It had to be the Blood Shrike. It couldn’t be some soft-handed courtier or empty-headed stable boy—someone I could snitch the ring off of. “How the skies am I supposed to get it from her?” I pace in the
courtyard of the smithy. The night is deep, and Taure and Zella have returned to the refugee camp to help, as the Mariners have all but abandoned the Scholars to the elements.
“Even invisible,” I say, “it will be on her finger. She is a Mask, for skies’ sake. And if the Nightbringer is near her, I don’t know if my invisibility will work. It will take me two months just to get to Navium. But the Grain Moon is less than seven weeks away.”
“She’s not in Navium,” Musa says. “She’s headed for Antium. We can send someone who is already in the city to take it. I have plenty of people.”
“Or your wights,” Darin says. “What if they—”
A screeching chitter disabuses us of that notion. “They won’t touch any part of the Star,” Musa says after listening for a moment. “Too afraid of the Nightbringer.”
“In any case, read it again.” I nod at the book before him. “Only the Ghost may stand against the onslaught. Should the Lioness’s heir claim the Butcher’s pride, it will evanesce. I’m my mother’s heir, Musa. You chose me yourself. And I’m the Ghost. Who else do you know who can disappear?”
“If you’re the Ghost,” Musa says, “what’s this business about you falling . . . your flesh withering? Or am I remembering this Shaeva’s prophecy wrong?”
I hadn’t forgotten. The Ghost will fall, her flesh will wither.
“It doesn’t matter,” I say. “Do you want to risk the fate of the world on trying to figure it out?”
“Perhaps I don’t want to risk you, aapan,” Musa says. “The refugee camp is a disaster. We have almost ten thousand homeless, another thousand injured. We need you as a voice for the Scholars. We need you as our scim and shield. And we’ll need you more if the Nightbringer succeeds. If you get yourself killed, you don’t do me much good.”
“You knew this was the deal when you made it,” I say. “You help me find the last piece of the Star and take down the Nightbringer, and when I get back, I offer myself as leader of the northern Resistance. Besides, if all goes to plan, the Nightbringer won’t succeed.”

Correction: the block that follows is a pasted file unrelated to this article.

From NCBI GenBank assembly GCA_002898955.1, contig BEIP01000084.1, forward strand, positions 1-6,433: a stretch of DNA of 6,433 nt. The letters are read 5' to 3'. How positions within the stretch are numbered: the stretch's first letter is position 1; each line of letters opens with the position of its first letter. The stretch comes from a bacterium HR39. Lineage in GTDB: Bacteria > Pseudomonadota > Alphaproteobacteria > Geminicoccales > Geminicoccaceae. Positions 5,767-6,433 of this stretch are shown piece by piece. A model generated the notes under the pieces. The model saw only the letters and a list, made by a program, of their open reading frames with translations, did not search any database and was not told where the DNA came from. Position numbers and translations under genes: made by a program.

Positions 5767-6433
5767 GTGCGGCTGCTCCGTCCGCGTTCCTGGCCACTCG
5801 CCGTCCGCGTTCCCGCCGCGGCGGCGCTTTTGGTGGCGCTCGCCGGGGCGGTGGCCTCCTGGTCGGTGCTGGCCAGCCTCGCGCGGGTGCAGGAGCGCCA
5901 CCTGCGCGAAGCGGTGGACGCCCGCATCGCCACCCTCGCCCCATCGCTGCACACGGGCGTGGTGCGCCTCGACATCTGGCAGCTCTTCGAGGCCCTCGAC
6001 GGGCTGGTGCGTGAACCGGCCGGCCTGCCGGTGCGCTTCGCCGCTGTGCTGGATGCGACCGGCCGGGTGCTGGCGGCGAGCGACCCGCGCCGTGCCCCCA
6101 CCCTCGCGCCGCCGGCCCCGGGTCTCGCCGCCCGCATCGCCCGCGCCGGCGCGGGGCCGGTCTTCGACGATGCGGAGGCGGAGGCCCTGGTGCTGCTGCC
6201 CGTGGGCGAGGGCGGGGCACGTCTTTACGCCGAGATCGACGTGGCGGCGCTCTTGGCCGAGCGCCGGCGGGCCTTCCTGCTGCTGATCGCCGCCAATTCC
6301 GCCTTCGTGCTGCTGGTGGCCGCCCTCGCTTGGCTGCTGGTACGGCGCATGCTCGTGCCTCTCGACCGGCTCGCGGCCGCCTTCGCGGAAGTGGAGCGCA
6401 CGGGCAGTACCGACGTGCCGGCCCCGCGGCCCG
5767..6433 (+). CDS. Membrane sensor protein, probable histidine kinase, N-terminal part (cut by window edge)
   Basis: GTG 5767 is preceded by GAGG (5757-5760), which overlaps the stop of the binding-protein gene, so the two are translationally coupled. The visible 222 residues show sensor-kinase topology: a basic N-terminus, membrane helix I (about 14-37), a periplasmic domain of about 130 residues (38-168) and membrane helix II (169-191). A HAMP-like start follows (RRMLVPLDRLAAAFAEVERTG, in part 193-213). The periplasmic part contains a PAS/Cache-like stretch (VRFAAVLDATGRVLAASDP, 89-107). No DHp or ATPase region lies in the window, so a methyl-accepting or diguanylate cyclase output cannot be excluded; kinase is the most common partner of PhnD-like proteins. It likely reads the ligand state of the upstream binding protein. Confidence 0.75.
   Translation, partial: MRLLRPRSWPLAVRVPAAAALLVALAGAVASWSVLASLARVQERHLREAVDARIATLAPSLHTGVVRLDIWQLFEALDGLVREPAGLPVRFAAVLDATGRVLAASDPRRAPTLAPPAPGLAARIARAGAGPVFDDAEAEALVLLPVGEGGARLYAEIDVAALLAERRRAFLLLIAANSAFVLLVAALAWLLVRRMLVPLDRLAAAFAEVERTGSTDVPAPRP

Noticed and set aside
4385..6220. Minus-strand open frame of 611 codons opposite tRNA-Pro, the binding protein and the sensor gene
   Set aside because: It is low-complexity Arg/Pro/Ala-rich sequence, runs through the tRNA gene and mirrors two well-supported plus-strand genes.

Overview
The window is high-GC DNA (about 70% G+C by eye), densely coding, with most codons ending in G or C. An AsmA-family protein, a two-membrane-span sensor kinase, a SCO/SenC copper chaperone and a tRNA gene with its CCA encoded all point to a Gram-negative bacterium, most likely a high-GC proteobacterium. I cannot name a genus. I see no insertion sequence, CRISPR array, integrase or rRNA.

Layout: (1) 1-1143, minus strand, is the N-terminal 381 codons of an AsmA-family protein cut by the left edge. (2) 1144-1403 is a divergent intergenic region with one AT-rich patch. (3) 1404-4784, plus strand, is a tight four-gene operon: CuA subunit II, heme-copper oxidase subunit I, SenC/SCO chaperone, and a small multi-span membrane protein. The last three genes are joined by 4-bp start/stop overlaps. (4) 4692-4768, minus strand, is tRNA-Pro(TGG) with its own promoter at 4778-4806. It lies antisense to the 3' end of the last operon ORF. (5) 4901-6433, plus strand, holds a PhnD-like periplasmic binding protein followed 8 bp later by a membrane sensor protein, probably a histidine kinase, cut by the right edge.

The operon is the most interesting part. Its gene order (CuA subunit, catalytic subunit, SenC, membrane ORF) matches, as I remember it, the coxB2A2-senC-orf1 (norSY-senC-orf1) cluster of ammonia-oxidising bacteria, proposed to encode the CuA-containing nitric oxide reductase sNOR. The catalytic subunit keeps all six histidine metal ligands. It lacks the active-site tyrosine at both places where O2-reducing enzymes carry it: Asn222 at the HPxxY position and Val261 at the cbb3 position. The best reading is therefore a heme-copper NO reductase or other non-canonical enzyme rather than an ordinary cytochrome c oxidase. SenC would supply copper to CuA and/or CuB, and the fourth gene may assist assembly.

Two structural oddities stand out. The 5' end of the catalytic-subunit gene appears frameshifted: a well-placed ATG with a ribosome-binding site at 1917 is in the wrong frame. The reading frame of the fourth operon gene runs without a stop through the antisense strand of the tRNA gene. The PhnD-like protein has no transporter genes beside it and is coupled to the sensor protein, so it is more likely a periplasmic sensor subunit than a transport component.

“The Martials will still attack. Maybe not immediately, but it will happen. The Commandant has already tried to seize the Martial navy as well as the Karkaun fleet. She failed, but it’s common knowledge she wanted those ships to take on the Mariners. The Free Lands need to be ready for war. And the Scholars need a strong voice to speak up for them when that day comes.”
“It’s not going to matter if we’re all dead.”
“Look at you.” Musa shakes his head. “Half out the door, like you can just tear off for Antium this very instant.”
“The Grain Moon is little more than six weeks away, Musa. I have no time.”
“What do you propose?” Darin asks. “Laia’s right—we have no time.”
“Your face is known in the Empire. The Nightbringer can read your mind, and your invisibility ceases to work around him. You need people to back you in Antium,” Musa says. “People who know the city and the Martials. I can, of course, provide this. We let them come up with a plan to get you close to the Shrike. That way, it can’t be picked from your mind.”
“And it can’t be picked from theirs?”
“My people—well, person—is trained to keep out invaders. Mind like a steel trap and as quiet and clever as a wraith. However . . .”
“No however,” I say, alarmed. “Whatever you want me to do, I’ll do it when I get back.”
“I’ve hardly asked anything of you yet, Laia.”
“Something tells me you’re about to make up for that,” Darin murmurs.
“Indeed.” Musa rises from his seat beside one of the forges, wincing as he does. “Come with me. I’ll explain on the way. Though”—he looks me up and down distastefully—“you need to visit the bath first.”
A sudden suspicion forms in my mind. “Where are we going?” “To the palace. To speak with the king.”
our hours later, I perch upon an overstuffed chair in a palace antechamber beside Musa, awaiting an audience with a man I have no wish to meet.
“This is a terrible idea,” I hiss at Musa. “We have no support from the refugees or the Adisan Scholars, no Resistance fighters at our backs—”
“You’re leaving for Antium to hunt down a jinn,” Musa says. “I need you to talk to the king before you die.”
“Just because he knew my mother doesn’t mean he’ll listen to me. You’ve lived here your whole life. You have a much better chance of persuading him to help the Scholars. Clearly he knows you; otherwise we never would have gotten this audience.”
“We got this audience because he thinks he’s meeting the famed daughter of his old friend. Now remember, you must convince him that the Scholars need aid and that there is at least a threat from the Martials,” Musa says. “No need to mention the Nightbringer. Just—”
“I understand.” Since this is the tenth time you have told me, I do not add. I take hold of the neckline of my dress—low enough to show the K the Commandant carved into me—and pull it up yet again. The gown Musa found for me is tight in the bodice and flows wide through the waist, turquoise blue silk overlaid with sea-green, gauzelike netting. The neck and hems sag with gold-threaded flowers, embroidered mirrors, and minuscule emeralds. The net deepens into a dark royal blue at the hem, which just brushes the soft fawn slippers Taure gave me. I’ve braided my hair into a high bun and scrubbed myself so hard my skin still smarts.